The history of One Tree Hill
One Tree Hill in Kent was purchased by the National Trust in 1911 with funds given as a gift by Dr and Mrs Jamieson Hurry. Find out their motivations for doing so, and how it helped save and preserve the site as the area of outstanding natural beauty it remains today.
A family connection
As well as being a medical practitioner, Dr Hurry was also an historian. His research and publications on Reading Abbey inspired others to celebrate its history, and culminated in the site being granted Scheduled Ancient Monument status in 1951.
However, the Hurrys’ generous donation to the National Trust was not in his memory, but in memory of Mrs Hurry’s father, Arthur Hill. Mayor of Reading four times, Arthur, or more correctly Alderman Arthur Hill, was the half-brother of Octavia Hill: one of the founding members of the National Trust.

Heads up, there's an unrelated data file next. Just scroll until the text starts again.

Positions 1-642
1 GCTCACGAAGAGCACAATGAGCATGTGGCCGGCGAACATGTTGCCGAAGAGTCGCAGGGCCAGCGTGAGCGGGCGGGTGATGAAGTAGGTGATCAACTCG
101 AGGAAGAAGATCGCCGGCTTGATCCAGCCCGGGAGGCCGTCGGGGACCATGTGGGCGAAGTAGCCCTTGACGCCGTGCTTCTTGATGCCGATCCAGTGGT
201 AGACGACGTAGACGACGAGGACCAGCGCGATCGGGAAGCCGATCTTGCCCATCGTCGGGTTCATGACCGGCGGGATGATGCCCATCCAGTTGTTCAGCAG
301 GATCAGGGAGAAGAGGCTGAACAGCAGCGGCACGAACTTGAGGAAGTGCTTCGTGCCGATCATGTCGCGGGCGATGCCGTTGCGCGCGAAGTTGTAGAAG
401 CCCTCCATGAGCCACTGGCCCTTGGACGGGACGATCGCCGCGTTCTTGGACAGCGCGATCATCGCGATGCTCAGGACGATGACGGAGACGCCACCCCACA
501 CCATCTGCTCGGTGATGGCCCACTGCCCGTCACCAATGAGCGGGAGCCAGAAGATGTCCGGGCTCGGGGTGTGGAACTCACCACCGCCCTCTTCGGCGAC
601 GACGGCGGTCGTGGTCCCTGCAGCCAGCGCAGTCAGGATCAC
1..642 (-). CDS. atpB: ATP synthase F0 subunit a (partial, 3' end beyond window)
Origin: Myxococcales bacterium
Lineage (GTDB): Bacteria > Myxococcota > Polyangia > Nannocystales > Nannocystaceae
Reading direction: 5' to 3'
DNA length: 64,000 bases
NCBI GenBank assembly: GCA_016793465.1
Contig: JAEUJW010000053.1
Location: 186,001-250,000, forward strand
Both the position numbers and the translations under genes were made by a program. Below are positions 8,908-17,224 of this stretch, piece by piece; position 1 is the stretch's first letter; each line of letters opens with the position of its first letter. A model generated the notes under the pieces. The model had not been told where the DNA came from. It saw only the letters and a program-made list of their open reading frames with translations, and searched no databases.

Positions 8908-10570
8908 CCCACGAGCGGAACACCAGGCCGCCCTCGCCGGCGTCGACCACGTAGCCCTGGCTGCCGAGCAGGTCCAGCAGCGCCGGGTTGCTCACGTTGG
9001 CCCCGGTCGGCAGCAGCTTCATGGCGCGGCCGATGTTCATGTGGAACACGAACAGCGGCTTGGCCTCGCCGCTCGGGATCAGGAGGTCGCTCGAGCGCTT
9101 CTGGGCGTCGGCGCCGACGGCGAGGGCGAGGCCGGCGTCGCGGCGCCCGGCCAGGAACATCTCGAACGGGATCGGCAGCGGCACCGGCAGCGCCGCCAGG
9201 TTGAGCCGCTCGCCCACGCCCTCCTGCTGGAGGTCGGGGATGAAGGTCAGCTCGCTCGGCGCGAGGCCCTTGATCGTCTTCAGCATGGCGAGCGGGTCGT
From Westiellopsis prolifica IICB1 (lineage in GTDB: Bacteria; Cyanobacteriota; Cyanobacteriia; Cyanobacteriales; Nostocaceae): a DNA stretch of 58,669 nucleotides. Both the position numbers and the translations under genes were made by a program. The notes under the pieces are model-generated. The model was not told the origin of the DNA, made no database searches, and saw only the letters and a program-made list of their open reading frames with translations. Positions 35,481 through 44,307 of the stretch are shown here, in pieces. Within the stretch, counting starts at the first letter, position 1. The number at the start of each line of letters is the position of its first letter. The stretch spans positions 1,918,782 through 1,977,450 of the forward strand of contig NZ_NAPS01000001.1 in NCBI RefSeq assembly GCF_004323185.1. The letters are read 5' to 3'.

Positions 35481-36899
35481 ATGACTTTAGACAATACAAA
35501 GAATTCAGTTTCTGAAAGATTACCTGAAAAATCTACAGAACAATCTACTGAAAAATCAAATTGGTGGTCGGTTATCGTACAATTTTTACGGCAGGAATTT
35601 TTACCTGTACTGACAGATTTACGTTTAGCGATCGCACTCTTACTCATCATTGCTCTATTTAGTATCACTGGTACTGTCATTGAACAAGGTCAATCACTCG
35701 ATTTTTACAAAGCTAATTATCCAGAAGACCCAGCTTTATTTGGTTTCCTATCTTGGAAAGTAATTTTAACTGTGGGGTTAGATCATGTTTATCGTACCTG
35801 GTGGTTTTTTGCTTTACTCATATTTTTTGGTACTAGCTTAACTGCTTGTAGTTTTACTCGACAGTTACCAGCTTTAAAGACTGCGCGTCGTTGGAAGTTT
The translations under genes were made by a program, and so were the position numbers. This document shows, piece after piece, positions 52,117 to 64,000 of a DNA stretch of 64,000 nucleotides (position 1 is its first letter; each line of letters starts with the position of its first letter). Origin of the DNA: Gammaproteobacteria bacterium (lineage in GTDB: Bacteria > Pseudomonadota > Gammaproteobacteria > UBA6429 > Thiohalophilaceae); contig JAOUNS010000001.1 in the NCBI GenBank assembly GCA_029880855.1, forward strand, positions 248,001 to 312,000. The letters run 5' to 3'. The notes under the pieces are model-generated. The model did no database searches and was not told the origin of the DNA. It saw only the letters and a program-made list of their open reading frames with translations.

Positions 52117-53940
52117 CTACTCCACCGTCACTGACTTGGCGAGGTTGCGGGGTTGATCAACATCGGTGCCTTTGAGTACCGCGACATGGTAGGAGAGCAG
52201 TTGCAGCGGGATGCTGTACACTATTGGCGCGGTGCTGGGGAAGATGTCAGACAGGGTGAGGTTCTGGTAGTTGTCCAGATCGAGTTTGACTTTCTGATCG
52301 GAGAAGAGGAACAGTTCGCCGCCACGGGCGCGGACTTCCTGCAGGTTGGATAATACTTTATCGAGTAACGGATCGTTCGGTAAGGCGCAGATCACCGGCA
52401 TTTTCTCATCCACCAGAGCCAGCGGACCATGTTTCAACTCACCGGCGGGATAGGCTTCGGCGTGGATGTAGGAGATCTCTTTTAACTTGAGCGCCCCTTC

After the National Trust Act of 1907 gave the Trust legal powers to look after places of historic interest or natural beauty, the Hurrys wanted to make sure that prominent hilltop of One Tree Hill, rising some 680ft (207m) above sea level, was protected.
'Dr Hurry was particularly generous in his public gifts. He seemed to realize that it is a duty of those possessing wealth to spend much of it for the benefit of the public…'
- Dr Allen, 8 March 1930, in Dr Hurry's obituary in the British Medical Journal
A special site
It was suggested in the late 19th century that part of the One Tree Hill site was once a Roman Cemetery, although no records have yet been found to confirm this.
Nearly 90 per cent of the trees were felled by the great storm of October 1987 but thankfully the site has recovered well. Today, One Tree Hill remains part of Kent’s Area of Outstanding Natural Beauty (AONB) and is also a Special Site of Scientific Interest (SSSI).
One Tree Hill’s mosaic of habitats is home to some rare species of fauna. Find out which ones to look out for, along with the best routes for walking.